Cheltenham boss Darrell Clarke reflects on the loss of his daughter
Cheltenham boss Darrell Clarke reflects on the loss of his daughter, aged just 18, as he insists he wants her story to be an inspiration for others facing mental health struggles
- Cheltenham manager Darrell Clarke’s daughter passed away aged just 18
- 45-year-old detailed the grief he suffered in the aftermath of Ellie’s death
- Clarke added he wants to inspire those struggling with their mental health
The phone call still haunts Darrell Clarke and he knows it always will. It was Valentine’s Day and Clarke sat at home with a glass of wine when his mobile rang and the voice at the other end of the line told him his 18-year-old daughter Ellie was dead.
A stillness fills Clarke’s small office at Cheltenham’s training ground as he relives the call from Ellie’s stepdad and the moment his life shattered.
Ellie’s body was found hanged at her boyfriend’s flat in Mansfield. The couple had argued, he asked her to leave and Ellie took her own life.
‘I walked around the kitchen all night screaming,’ says Clarke.
‘Her mum said she’d been a bit down but I was like “She’s a teenager, I’ll take her out Christmas shopping in Manchester”. That’s what we did for two days. “Get what you want, El,” I said. She was happy as Larry. We were laughing and joking. It was mad to think about how…’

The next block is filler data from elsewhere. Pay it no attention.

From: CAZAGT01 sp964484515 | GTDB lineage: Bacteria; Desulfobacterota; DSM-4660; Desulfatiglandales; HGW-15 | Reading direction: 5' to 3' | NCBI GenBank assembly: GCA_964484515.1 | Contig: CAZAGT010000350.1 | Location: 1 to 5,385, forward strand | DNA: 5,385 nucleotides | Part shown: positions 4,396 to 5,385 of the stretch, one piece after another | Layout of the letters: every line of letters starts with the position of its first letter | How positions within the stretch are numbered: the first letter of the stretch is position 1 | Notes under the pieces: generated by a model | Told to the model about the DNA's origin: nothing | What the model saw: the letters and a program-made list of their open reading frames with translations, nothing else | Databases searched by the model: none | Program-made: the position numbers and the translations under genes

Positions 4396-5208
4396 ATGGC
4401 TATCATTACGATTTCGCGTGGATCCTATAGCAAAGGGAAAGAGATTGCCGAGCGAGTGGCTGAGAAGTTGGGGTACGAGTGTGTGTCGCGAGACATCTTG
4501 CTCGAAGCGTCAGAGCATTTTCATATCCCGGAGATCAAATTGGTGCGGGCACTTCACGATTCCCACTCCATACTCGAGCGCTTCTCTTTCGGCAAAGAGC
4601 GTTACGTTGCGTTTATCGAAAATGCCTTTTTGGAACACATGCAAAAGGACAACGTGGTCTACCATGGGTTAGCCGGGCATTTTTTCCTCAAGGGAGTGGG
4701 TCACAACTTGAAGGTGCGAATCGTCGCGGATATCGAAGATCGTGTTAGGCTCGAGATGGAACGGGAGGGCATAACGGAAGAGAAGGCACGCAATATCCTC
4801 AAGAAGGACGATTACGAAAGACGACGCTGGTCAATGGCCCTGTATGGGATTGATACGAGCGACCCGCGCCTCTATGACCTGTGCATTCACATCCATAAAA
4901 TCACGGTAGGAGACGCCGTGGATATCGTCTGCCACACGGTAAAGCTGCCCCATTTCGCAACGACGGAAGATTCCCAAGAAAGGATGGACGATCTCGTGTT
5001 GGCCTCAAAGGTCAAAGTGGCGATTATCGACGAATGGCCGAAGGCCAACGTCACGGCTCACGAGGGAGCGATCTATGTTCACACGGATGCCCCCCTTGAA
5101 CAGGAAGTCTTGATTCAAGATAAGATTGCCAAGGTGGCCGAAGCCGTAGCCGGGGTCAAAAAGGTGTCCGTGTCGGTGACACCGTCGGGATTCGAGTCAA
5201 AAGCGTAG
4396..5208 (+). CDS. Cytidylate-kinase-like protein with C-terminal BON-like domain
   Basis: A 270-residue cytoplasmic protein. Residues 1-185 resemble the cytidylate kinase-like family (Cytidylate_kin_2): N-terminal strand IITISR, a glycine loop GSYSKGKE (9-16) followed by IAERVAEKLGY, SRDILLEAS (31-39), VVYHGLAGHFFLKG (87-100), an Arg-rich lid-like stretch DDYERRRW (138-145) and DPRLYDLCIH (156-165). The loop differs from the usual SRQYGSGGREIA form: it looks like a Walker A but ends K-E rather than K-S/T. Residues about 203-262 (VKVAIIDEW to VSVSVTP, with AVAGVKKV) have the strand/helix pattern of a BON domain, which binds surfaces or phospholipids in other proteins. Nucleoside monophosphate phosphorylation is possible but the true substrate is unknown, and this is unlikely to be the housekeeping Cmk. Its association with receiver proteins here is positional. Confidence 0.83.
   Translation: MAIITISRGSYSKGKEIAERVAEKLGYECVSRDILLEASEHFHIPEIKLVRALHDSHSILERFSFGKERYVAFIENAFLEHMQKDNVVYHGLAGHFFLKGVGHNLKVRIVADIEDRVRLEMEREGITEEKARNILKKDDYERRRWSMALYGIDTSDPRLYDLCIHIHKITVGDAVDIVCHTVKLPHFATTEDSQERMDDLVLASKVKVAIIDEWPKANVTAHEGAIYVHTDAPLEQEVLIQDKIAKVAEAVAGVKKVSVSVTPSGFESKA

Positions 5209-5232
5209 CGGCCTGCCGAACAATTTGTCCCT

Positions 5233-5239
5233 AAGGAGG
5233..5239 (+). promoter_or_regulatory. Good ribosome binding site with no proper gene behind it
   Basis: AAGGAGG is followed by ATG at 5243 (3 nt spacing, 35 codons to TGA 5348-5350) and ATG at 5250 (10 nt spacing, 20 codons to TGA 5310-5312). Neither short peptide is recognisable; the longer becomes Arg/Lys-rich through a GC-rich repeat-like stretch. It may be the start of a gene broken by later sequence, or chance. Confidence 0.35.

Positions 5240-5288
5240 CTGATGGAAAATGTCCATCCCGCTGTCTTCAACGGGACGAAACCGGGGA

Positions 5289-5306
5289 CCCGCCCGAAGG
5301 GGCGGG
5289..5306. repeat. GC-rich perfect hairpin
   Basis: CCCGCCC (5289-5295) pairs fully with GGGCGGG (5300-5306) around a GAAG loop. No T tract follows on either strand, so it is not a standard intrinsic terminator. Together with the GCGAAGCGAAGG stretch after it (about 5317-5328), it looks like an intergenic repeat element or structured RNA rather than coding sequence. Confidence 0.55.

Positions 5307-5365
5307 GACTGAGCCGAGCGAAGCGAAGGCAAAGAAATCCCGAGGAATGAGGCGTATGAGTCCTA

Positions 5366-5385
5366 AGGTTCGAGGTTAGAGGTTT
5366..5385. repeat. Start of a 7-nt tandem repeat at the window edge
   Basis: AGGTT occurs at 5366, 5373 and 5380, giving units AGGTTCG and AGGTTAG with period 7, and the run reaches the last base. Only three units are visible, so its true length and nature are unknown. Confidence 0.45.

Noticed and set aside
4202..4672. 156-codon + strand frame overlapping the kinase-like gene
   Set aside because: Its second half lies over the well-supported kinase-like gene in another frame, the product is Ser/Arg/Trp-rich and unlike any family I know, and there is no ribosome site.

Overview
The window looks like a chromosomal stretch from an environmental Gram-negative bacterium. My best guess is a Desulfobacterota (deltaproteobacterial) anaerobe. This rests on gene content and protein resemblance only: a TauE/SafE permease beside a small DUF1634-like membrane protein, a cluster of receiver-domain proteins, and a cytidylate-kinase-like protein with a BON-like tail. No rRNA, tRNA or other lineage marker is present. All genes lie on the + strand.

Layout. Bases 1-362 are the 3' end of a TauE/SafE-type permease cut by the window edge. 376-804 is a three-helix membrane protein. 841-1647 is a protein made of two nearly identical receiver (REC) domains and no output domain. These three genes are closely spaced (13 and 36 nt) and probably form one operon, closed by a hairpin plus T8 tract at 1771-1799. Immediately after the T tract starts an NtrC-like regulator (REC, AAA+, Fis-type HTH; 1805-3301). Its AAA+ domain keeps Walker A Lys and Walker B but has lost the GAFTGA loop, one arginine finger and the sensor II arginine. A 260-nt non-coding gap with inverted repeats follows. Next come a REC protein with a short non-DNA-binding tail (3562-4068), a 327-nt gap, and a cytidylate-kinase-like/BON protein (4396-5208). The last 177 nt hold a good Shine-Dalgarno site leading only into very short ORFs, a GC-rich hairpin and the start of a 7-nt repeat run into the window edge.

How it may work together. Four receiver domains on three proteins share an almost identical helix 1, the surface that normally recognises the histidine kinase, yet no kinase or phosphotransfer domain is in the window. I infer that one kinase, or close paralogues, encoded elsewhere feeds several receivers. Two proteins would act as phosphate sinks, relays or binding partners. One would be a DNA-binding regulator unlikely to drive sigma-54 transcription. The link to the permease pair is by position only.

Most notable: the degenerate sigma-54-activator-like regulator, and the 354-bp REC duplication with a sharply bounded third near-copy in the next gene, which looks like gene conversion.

Cheltenham boss Darrell Clarke has reflected on the death of his daughter Ellie last year
Clarke was in charge of then-League Two side Port Vale when he learned of Ellie’s passing
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Clarke’s voice trails off.
‘That kills me. The thing that hurts me the most is that Ellie loved me so much she didn’t want me to share the pain of her last six months.’
Ellie contacted mental health services three times in 2021 and was on antidepressants prescribed by her doctor. She was due to start one-to-one psychotherapy before her death in February last year.
Clarke knew none of this until the inquest. ‘The story is frightening,’ he says. ‘She wasn’t that sort of girl, Ellie. Trust me.’
Clarke told the inquest his daughter’s voice wasn’t heard. He believes she was let down by mental health authorities. Nottinghamshire NHS worked with charity Mind, who Clarke claims were still trying to contact Ellie six months after her death. It’s wrong, he says, that he was left unaware of his daughter’s problems.
He doesn’t agree with the verdict of suicide. ‘It was a cry for help that went wrong in my opinion,’ he says. ‘One that ripped the family apart.’
This is the first time Clarke has spoken publicly about Ellie’s death. It’s been 21 months but, finally, he feels ready. For the first 18 months, grief sent his life off the rails. By his own admission, he caused ‘carnage’. He rebelled against everything. He was, as he calls it, a ‘s***house’.